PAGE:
Needless to say, by noon on bowing-meditation day, not only was I my least-chipper self for forcing myself to pretend I was a morning person, but I also couldn’t safely manage stairs without grimacing from the pain in my upper legs. But at least I did the meditation…right. Another side effect was that as people passed me throughout the day, conversations invariably gravitated toward talking about why I was in so much pain. I’d just have to go into all the details of what happened, and why, and how it was still affecting me hours (and sometimes days) later… spirituality done “right.”
How often do we get so worked up about being perfect, that we miss the point of what we’re doing? Maybe it takes us so far afield from our purpose that it actually has the opposite effect we intended. Meditation is not about bringing attention to our selves, or our egos; meditation is not about making the story about me. The quest for the perfect is full of many disappointments, and in some ways, it makes things so much harder – it can break our hearts.
I’m reminded of the words of Annie Dillard, “I am a frayed and nibbled survivor in a fallen world, and I am getting along. I am aging and eaten and have done my share of eating too. I am not washed and beautiful, in control of a shining world in which everything fits, but instead am wandering awed about on a splintered wreck I’ve come to care for, whose gnawed trees breathe a delicate air, whose bloodied and scarred creatures are my dearest companions, and whose beauty bats and shines not in its imperfections but overwhelmingly in spite of them.” Can we allow our spirits to honor the beauty that shines not in its imperfections but overwhelmingly in spite of them? Can we strive a little less for perfect, and be a little more present to our dearest companions in this frayed and living world?
I’ve begun to say more and more often that ministry is a team sport. A few weeks ago in response to the refugee and immigrant crisis, a whole team of Fellowshippers helped to organize our response to the executive order that turned out to be illegal, while other leaders moved forward in learning more about the Sanctuary movement that is expanding in our nation, and I’m having conversations with our Interfaith clergy group over what collaborations we can persue . Meanwhile, we continue to be the cold weather shelter for migrant men who have limited housing options on Long Island. The current tension between striving for a more equitable respect for immigrants and refugees with the very real-world concern about the flurry of ICE raids on immigrant communities – across the country but also right here in Brooklyn, Queens and our own Long Island, makes us sometimes move at what might feel to some like a glacial pace, as we hold in our hearts the risks associated with our shelter guests. How do we act while making sure we honor the well-being of the people we are already helping? Our shelter partners with 14 other houses of worship, and a non-political social service agency – we have to carefully think through all our steps to hold all this in tension. ….AND we just heard on Saturday of 8 Sudanese refugees who fled the US seeking refuge in Canada across our northern border. We are now a nation where innocent people flee from the US, seeking refuge amongst our allies. All of our responses, our management, our logistics, takes dozens of Fellowshippers to make happen in our corner of the world. Not always seen by all, nonetheless the broader ministry of our congregation continues on.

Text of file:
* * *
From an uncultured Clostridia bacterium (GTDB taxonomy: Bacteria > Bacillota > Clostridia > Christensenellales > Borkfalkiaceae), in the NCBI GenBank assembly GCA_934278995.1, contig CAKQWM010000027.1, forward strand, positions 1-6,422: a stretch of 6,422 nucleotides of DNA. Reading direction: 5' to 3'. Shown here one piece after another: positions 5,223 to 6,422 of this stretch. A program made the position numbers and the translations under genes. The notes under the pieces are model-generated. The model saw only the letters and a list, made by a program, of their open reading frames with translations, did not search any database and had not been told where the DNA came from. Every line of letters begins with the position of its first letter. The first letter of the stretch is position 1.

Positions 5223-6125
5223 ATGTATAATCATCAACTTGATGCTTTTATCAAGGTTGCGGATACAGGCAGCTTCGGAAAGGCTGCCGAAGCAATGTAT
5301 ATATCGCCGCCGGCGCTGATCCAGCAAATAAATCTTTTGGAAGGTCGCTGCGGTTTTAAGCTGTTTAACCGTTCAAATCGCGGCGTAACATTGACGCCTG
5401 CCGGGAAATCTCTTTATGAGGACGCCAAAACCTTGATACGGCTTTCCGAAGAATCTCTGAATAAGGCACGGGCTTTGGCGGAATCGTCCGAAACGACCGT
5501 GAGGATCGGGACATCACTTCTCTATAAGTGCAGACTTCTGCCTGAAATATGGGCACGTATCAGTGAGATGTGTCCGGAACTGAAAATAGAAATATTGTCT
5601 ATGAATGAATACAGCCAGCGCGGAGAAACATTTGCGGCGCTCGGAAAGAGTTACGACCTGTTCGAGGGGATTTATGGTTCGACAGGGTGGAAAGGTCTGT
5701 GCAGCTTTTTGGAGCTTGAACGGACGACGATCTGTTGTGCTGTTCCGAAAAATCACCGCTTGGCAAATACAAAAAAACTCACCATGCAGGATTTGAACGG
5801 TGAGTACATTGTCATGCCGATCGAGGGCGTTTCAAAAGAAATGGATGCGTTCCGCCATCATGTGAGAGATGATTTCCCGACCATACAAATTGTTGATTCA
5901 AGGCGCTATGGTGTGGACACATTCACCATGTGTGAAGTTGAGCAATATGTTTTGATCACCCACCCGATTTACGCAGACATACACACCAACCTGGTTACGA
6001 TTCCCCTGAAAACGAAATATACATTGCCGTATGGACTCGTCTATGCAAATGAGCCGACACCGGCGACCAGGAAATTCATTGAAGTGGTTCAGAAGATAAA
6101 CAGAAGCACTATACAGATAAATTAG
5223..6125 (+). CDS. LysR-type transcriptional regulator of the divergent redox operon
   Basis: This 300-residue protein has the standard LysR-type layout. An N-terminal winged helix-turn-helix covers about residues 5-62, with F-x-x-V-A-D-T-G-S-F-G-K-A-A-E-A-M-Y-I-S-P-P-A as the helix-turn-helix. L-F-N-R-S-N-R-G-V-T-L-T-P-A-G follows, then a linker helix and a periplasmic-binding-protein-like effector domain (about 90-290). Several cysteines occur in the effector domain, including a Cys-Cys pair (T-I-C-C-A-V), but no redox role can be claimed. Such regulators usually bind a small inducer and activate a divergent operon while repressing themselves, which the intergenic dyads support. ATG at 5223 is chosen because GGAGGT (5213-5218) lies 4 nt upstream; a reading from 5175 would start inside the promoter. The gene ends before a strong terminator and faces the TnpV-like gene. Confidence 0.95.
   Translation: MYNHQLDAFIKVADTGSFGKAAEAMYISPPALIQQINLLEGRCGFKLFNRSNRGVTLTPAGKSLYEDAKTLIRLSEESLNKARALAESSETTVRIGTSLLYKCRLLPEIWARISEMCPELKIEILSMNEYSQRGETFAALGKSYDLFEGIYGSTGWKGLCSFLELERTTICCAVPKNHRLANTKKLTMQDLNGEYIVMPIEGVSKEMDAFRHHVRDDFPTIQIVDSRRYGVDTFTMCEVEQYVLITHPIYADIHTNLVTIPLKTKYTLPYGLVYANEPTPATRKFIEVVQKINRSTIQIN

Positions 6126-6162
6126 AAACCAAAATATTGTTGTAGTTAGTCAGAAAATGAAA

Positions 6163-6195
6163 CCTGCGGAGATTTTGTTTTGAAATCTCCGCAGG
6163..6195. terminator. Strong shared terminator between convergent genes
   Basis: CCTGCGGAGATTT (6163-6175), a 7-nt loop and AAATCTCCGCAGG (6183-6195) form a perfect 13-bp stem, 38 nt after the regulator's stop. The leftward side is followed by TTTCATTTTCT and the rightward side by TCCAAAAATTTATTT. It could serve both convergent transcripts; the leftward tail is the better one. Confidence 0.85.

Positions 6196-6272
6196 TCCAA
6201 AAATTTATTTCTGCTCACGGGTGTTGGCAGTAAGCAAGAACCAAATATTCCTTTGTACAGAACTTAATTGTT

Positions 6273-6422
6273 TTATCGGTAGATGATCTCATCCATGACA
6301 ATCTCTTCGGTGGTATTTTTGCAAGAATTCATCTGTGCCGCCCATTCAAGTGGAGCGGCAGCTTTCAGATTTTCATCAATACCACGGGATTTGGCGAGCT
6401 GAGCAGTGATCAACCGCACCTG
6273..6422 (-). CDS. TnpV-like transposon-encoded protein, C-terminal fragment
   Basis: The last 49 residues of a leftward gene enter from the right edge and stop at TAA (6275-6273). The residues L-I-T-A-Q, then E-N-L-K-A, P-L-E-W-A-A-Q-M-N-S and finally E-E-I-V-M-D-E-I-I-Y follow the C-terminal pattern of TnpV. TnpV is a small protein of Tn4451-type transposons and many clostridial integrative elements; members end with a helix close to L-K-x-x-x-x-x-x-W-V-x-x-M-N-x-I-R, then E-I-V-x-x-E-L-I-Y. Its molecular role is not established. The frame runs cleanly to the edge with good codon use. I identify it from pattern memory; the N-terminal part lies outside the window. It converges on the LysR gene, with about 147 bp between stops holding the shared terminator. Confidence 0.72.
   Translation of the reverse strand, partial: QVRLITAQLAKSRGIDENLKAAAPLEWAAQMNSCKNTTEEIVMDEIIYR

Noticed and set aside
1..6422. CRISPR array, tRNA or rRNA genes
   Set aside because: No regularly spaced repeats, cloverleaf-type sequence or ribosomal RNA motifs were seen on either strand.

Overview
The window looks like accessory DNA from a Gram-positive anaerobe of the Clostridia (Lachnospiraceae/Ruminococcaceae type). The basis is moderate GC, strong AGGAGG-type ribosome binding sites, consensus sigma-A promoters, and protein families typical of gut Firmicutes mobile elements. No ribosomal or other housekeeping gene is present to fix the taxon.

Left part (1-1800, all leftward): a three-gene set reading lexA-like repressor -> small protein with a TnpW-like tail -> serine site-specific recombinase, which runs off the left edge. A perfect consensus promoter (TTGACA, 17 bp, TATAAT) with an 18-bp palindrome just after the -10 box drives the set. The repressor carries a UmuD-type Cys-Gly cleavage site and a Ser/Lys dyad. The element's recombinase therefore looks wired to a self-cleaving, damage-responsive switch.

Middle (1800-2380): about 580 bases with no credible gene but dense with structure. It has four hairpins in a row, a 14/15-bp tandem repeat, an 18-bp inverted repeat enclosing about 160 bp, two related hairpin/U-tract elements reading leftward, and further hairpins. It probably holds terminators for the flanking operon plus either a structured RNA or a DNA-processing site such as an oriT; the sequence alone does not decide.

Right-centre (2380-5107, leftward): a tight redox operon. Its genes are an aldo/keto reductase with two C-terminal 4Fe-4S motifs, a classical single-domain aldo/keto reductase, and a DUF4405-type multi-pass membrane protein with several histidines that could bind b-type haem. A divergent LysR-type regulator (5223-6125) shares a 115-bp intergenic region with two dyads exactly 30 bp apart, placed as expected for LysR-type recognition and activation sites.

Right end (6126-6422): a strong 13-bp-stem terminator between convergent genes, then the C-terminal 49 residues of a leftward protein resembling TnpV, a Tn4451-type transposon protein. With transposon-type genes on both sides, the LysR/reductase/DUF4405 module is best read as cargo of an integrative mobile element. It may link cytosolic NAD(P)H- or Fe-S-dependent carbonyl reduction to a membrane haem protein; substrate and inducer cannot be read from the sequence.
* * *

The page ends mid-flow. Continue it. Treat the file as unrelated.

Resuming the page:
At the same time, some members of our pastoral care team, and our social justice team, and myself are taking turns attending workshops and meetings of LI-CAN, a Long Island congregationally-based community organizing group that’s looking at our local opioid epidemic, gun safety issues, as well as how immigrants are perceived here on Long Island. And in my last sermon I also mentioned the on-going collaborations several of our leaders are supporting with local farm workers, with the pressing needs for Transgender folk, and even the leadership some of our members give toward the broader work of the Family Resources League which helps people in crisis in our community.
Nothing is all encompassing, nothing is perfect, but our congregation is connected and doing excellent ministry. I could stand here for ten more minutes just listing the ways that our community is involved in direct service, social justice, charity or solidarity work – locally, state-wide and yes, even globally. As one non-UU friend of mine recently said to me, UU’s punch above our weight (to use a sports metaphor.) But I could also spend the next ten minutes sharing the ways in which we are falling short; there are times where that’s helpful, and there’s times when that’s just spiritually exhausting. If we take a step back – we see a world where a million things are falling apart at once. Of course, we’re not doing enough. No one institution could ever do enough to fix all this. We just need to strive to do the things we do, well. What we choose to focus in on – always and only the good, or always and only the negative – is telling, and sometimes self-fulfilling – and too often self-defeating. Who we choose to say we are, impacts our sense of identity, and ultimately what we can accomplish and who we become.
If ministry is a team sport, there’s a way in which spirituality is a communal endeavor. Our seventh principle reminds us that we covenant to affirm and promote the interdependent web of life of which we are all a part. We often talk about that principle in terms of the environment, but it also reflects the religious truth that we are all connected. Our humanity is found in the sum of all of us. That practice of bowing meditation I spoke of earlier, was a communal practice. Over time, there’s a palpable sense that we feel in meditation that occurs in communal presence that’s different than solo practice. Much like how when we gather for justice work, our shared voices magnify the impact, when we gather in silent meditation, the silence takes on a deeper aspect.